Mountain bikers—especially extreme downhill bikers—often prefer flat pedals because they want to be able to get off the bike fast when they lose control over jumps or gnarly terrain.

Flat pedals
Flat pedals

Mountain and commuter

A huge section of the cycling world wants a pedal that gives the mechanical advantage of being clipped in, but also is fairly comfortable for walking around. Mountain bikers are often confronted with “hike-a-bike” over super technical sections they can’t ride. Commuters and tourists want to be able to stroll into the office or explore stops on trips without feeling like they’re tottering around wearing ice skates.

Because of that, Shimano’s SPD design—first introduced in 1990—has easily become the most widely used clipless pedal type in the world. The SPD cleats are recessed into the sole of compatible shoes, so the cleat makes limited contact with the ground, and the surrounding shoe tread does—although no one with expensive wood floors will thank you for walking on them because the steel cleats will mark them up.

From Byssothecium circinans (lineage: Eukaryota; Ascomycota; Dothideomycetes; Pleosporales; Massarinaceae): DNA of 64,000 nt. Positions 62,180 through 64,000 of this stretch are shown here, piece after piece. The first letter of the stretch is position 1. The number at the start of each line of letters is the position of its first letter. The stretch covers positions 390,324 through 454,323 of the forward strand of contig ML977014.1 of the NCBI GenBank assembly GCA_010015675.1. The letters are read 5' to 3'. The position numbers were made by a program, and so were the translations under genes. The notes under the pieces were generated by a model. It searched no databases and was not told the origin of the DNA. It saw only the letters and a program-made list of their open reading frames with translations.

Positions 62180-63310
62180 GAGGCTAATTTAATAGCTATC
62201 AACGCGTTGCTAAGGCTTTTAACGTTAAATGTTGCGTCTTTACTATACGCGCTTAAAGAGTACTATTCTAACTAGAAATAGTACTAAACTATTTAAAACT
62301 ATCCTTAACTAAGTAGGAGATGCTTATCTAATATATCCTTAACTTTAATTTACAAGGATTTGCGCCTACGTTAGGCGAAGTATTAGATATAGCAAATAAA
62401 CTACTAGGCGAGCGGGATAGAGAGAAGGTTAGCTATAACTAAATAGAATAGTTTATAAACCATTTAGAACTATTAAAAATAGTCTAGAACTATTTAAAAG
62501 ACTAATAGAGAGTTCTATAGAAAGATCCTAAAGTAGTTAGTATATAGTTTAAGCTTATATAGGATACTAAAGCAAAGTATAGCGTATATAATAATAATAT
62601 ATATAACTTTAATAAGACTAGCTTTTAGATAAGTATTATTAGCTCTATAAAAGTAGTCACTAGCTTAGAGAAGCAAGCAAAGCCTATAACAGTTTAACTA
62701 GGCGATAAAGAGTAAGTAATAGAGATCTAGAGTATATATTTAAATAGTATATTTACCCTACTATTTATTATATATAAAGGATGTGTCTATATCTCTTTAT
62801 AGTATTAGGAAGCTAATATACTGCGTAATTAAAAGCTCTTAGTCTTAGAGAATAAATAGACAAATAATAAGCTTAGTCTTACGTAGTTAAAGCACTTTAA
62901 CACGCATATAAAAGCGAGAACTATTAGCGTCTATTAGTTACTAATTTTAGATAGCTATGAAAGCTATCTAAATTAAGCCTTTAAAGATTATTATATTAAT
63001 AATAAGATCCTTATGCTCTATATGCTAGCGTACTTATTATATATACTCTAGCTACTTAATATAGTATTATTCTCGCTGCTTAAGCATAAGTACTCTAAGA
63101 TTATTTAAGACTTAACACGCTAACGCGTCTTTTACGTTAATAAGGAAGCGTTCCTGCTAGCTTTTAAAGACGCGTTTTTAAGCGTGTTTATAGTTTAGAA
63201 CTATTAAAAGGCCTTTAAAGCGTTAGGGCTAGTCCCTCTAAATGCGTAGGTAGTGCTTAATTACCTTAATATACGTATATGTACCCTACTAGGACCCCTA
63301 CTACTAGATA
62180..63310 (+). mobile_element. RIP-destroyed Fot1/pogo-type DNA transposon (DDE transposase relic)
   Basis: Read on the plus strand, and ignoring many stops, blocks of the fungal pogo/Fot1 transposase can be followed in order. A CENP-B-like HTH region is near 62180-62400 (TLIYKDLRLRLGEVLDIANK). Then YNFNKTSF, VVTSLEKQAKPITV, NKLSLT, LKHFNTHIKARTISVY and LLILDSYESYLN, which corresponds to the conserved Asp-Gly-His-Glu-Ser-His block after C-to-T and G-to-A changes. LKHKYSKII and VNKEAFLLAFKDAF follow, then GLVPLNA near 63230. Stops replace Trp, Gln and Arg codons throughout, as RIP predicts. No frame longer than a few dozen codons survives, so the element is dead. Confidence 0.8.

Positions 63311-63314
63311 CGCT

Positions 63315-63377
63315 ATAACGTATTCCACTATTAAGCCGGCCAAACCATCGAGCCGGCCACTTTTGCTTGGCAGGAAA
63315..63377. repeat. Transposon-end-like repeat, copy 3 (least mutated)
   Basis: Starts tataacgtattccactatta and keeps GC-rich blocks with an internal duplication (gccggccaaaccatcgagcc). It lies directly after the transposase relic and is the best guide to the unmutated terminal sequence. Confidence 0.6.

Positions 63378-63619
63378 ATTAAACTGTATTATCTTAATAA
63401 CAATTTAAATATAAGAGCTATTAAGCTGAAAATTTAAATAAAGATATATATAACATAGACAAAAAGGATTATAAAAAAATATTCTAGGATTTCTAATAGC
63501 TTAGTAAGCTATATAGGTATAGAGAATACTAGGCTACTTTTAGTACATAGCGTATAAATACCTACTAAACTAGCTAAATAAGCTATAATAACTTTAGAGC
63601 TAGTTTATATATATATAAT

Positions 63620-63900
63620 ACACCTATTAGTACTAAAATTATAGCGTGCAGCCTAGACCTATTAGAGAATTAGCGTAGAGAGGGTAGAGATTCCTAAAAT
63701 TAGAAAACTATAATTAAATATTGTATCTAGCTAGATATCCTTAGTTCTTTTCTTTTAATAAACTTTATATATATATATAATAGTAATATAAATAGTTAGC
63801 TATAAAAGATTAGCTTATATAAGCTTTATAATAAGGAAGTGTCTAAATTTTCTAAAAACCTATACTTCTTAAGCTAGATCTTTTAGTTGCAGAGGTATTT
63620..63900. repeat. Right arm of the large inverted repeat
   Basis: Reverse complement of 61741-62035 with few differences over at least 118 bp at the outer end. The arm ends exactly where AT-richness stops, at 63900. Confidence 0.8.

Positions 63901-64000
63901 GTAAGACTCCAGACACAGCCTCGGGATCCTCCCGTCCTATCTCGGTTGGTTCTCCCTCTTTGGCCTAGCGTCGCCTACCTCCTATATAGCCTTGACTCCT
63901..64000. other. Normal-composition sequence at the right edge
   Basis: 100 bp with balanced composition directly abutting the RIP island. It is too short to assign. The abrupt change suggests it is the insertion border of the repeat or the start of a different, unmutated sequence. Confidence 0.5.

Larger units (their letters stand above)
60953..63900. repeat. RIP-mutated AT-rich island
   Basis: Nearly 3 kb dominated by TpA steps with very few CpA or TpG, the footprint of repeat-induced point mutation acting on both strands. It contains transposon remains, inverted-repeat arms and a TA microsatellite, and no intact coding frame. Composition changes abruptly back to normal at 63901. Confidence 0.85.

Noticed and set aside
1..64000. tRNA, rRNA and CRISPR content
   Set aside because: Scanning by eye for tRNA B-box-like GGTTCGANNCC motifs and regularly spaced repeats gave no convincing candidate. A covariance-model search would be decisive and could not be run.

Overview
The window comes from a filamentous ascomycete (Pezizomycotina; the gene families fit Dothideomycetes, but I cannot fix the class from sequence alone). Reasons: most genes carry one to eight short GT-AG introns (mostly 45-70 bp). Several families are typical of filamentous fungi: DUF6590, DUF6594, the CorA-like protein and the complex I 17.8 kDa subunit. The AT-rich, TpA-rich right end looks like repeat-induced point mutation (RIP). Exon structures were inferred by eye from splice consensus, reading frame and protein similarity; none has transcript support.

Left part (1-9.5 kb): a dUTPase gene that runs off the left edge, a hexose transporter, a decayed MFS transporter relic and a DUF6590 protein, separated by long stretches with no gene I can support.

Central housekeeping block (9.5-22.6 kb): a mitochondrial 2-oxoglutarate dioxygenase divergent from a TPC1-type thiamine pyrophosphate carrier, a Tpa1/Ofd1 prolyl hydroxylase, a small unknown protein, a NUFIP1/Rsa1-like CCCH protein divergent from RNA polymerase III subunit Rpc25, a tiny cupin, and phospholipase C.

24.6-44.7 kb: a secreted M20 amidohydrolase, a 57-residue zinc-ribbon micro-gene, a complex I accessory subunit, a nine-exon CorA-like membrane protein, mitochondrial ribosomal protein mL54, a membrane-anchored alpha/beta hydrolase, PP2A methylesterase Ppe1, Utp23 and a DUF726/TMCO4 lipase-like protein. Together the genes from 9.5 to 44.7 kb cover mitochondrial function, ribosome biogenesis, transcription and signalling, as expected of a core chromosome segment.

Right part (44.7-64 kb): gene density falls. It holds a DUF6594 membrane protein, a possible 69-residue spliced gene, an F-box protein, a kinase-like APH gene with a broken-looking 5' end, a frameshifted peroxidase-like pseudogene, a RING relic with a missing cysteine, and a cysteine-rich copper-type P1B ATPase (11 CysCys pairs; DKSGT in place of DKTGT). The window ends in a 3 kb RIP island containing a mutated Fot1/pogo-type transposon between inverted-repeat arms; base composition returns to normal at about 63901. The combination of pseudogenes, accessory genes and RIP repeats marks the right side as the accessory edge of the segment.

Shimano SPD pedals
Shimano SPD pedals

I run SPD pedals on my mountain bike because they shed mud very well if I have to get off on a slippery hill, and even if they do get clogged a quick bash of my shoe on the side of the pedal is usually enough to clear them.

SPD cleat
SPD cleats shed mud fairly well

Most SPD pedals let you adjust the tension determining how hard you have to twist your foot to get out. There’s good adjustability with the cleat to set your foot position over the pedal, but SPDs lack the “float” (side-to-side movement before you clip out) that some other designs have. You typically get about five degrees of wiggle, and that’s not adjustable at all.